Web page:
In MAR 14:1-10, After two days was the feast of the passover, and of unleavened bread: and the chief priests and the scribes sought how they might take him by craft, and put him to death. But they said, Not on the feast day, lest there be an uproar of the people. And being in Bethany in the house of Simon the leper, as he sat at meat, there came a woman having an alabaster box of ointment of spikenard very precious; and she brake the box, and poured it on his head. And there were some that had indignation within themselves, and said, Why was this waste of the ointment made? For it might have been sold for more than three hundred pence, and have been given to the poor. And they murmured against her. And Jesus said, “Let her alone; why trouble ye her? she hath wrought a good work on me. For ye have the poor with you always, and whensoever ye will ye may do them good: but me ye have not always. She hath done what she could: she is come aforehand to anoint my body to the burying. Verily I say unto you, Wheresoever this gospel shall be preached throughout the whole world, this also that she hath done shall be spoken of for a memorial of her.” And Judas Iscariot, one of the twelve, went unto the chief priests, to betray him unto them.

The Bible tells of the pure spikenard or perfume used as being very precious; to show that it is truly spiritual. But if the alabaster box is not broken, the pure spikenard will not flow forth.

Strange to say, many are still treasuring the alabaster box, thinking that its value exceeds that of the ointment. Many think that their outward man is more precious than their inward man. This becomes the problem in the Church. One will treasure his cleverness, thinking he is quite important; another will treasure his own emotions, esteeming himself as an important person. Others highly regard themselves, feeling they are better than others, their eloquence surpasses that of others, their actions and exactness of judgment are superior, and so forth.

However, we are not antique collectors; we are not vase admirers; we are those who desire to smell only the fragrance of the ointment. Without the breaking of the outward, the inward will not come forth. And so, individually we have no life or fragrant aroma flowing out of us, and as a result, the Church does not have it as well. By church, I mean the one you are a part of.

Why then should we hold the life that we possess as being so precious, if our outward life contains, instead of releases, the fragrance? The Holy Spirit in union with the Potter’s wheel has not ceased working. One event after another, one thing after another, comes to us. Each working of the Holy Spirit in conjunction with the Potter’s wheel has but one purpose: To break our outward man so that our inward man may come through.

Yet here is our difficulty: We complain and fuss over petty things, we murmur at small losses. We mock at verses like PHI 2:14, Keep on doing all things without complaining, grumbling or arguing; Instead, we say I’m not keeping one bit of this quiet, I’m laying it all out on the table; my complaining to heaven is bitter, but honest. Then as JOB 7:11 says, Therefore, I will not restrain my mouth; I will speak in the anguish of my spirit, I will complain in the bitterness of my soul.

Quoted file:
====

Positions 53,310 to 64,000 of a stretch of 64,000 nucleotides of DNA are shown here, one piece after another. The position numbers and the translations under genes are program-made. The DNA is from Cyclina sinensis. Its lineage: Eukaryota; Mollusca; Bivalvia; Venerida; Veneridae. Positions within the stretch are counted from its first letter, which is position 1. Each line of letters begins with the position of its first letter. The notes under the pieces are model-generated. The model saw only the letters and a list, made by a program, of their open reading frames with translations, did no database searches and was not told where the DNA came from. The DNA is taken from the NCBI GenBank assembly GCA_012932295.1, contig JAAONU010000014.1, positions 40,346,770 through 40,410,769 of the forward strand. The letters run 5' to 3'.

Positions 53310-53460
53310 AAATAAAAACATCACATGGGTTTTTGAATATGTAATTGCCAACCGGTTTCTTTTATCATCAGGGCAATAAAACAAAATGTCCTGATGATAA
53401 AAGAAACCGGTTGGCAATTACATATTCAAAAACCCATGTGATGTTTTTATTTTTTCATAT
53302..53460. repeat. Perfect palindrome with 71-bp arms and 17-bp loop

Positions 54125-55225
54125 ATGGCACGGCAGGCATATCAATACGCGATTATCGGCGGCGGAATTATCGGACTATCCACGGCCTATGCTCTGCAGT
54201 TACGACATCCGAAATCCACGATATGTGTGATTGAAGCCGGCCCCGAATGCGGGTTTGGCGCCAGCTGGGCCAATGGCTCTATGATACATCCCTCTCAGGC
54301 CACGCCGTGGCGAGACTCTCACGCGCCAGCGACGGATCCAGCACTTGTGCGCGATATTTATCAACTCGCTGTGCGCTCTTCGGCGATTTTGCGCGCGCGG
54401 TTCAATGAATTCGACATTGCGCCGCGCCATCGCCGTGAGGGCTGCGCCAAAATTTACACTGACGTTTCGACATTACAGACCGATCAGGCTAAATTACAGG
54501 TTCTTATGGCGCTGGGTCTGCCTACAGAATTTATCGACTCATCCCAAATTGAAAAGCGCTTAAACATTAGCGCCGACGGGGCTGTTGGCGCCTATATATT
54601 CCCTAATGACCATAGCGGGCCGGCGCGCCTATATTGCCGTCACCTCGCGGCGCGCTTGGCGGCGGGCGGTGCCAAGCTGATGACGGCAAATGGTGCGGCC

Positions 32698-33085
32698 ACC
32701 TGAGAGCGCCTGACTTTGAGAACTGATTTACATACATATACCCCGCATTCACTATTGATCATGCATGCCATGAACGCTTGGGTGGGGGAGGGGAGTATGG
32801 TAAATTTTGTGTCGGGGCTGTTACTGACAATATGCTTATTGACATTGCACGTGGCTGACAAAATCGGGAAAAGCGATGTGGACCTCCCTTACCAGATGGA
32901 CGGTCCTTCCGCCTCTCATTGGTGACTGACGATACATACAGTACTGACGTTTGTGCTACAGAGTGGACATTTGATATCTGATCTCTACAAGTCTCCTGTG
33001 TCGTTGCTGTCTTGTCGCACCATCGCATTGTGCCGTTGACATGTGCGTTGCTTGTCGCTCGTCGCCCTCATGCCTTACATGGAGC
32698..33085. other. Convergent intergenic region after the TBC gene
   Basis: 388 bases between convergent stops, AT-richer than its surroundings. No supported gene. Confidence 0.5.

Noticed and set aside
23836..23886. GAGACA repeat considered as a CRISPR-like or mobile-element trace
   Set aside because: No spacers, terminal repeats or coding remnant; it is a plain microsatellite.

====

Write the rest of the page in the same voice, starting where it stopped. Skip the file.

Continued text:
Look at NUM 11:1, Now the people became like those who complain of adversity in the hearing of the Lord; and when the Lord heard it, His anger was kindled, and the fire of the Lord burned among them and consumed some of the outskirts of the camp.

When the people complained it displeased the Lord. You wouldn’t want to do that, would you? These types of individuals are usually failures.

JUD 1:16, These are grumblers, finding fault, following after their own lusts; they speak arrogantly, flattering people for the sake of gaining an advantage.

The Lord is preparing a way to use us, yet we are too busy fighting against Him...even to the extent of quarreling with God and becoming negative in our attitude.

How about this attitude instead? I am Thankful...I am thankful for the husband who complains; when his dinner is not on time because he is home with me. For the teenagers who complain about doing dishes because that means they are at home and not on the streets. For the taxes that I pay, because it means that I am employed. For the mess to clean after a party, because it means that I have been surrounded by friends. For the clothes that fit a little too snug, because it means I have enough to eat. For my shadow that watches me work, because it means I am out in the sunshine. For a lawn that needs mowing, windows that need cleaning, and gutters that need fixing, because it means I have a home.

For all the complaining I hear about the government, because it means that we have freedom of speech. For the parking spot I find at the far end of the parking lot, because it means I am capable of walking and that I have been blessed with transportation.

For my huge heating bill, because it means I am warm. For the lady behind me in church that sings off key, because it means that I can hear. For the pile of laundry and ironing, because it means I have clothes to wear. For weariness and aching muscles at the end of the day, because it means I have been capable of working hard. For the alarm that goes off in the early morning hours, because it means that I am alive. And finally for a pastor who reads corny things like this to me because it means I have someone thinking of me.